Monday, November 25, 2019 — 10:00 AM EST

Candidate: Sepehr Eghbali

Title: Scalable Nearest Neighbour Search with Compact Codes

Date: November 25, 2019

Time: 10:00 AM

Place: EIT 3142

Supervisor(s): Tahvildari, Ladan

 

Abstract:

A notable characteristic of the recent decade is the unprecedented growth in the use and generation of data. From collections of images, documents and videos, to genetic data, and to network traffic statistics, modern technologies and cheap storage have made it possible to accumulate huge datasets. But how can we effectively use all this data? The growing sizes of the modern datasets make it crucial to develop new algorithms and tools capable of sifting through this data efficiently. A central computational primitive for dealing with large datasets is the Nearest Neighbor Search problem in which the goal is to preprocess a set of objects, so that later, given a query object, one can find the data object closest to the query. In most situations involving high-dimensional objects, the exhaustive search which compares the query with every item in the dataset has a prohibitive cost both for runtime and memory space. This thesis concerns the design of algorithms and tools for faster and more accurate nearest neighbor search. The proposed techniques advocate the use of compressed and discrete codes for representing the similarity structure of data in a compact way. Transforming high-dimensional items, such as raw images, into similarity-preserving compact codes has both computational and storage advantages as compact codes can be stored efficiently using only a few bits per data item, and more importantly they can be compared extremely fast using bit-wise or look-up table operators. Motivated by this view, the present work explores two main research directions: 1) finding mappings that better preserve the given notion of similarity while keeping the codes as compressed as possible, and 2) building efficient data structures that support non-exhaustive search among the compact codes. Our large-scale experimental results reported on various benchmarks including datasets upto one billion items, show boost in retrieval performance in comparison to the state-of-the-art.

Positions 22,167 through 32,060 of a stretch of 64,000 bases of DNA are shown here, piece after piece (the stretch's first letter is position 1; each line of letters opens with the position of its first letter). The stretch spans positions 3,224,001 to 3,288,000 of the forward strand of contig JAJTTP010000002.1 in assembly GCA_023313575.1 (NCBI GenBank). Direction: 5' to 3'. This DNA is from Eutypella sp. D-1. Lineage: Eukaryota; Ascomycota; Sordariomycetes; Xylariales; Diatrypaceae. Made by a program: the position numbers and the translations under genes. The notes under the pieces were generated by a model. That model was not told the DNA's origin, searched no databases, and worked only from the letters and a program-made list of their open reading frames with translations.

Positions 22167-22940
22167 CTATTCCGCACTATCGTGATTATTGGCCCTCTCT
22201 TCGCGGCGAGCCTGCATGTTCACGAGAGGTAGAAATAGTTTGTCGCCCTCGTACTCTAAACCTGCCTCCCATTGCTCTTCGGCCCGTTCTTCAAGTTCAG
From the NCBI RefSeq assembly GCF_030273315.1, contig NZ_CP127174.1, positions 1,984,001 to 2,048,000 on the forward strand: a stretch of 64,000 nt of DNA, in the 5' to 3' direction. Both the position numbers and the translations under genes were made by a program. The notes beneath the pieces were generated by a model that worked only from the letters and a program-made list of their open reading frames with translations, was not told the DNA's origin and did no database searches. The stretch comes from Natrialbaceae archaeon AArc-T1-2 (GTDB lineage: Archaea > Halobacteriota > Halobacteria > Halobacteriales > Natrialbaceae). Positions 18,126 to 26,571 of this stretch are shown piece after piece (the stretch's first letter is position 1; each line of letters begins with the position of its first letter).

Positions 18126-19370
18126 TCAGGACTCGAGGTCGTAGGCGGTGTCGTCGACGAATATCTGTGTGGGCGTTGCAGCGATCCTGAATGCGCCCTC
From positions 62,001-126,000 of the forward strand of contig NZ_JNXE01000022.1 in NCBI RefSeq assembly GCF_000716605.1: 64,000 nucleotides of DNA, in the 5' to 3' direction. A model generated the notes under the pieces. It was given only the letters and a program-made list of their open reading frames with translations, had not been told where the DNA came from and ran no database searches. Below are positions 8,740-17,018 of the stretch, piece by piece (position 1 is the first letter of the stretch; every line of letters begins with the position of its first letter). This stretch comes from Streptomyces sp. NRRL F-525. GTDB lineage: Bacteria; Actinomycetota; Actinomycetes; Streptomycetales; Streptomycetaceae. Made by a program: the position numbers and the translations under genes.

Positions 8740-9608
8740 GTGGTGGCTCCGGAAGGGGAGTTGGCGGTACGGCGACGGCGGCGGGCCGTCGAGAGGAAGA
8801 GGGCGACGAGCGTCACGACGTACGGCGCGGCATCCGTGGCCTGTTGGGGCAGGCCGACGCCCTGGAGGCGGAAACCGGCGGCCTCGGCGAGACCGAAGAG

Location 
EIT
Room 3142
200 University Avenue West

Waterloo, ON N2L 3G1
Canada

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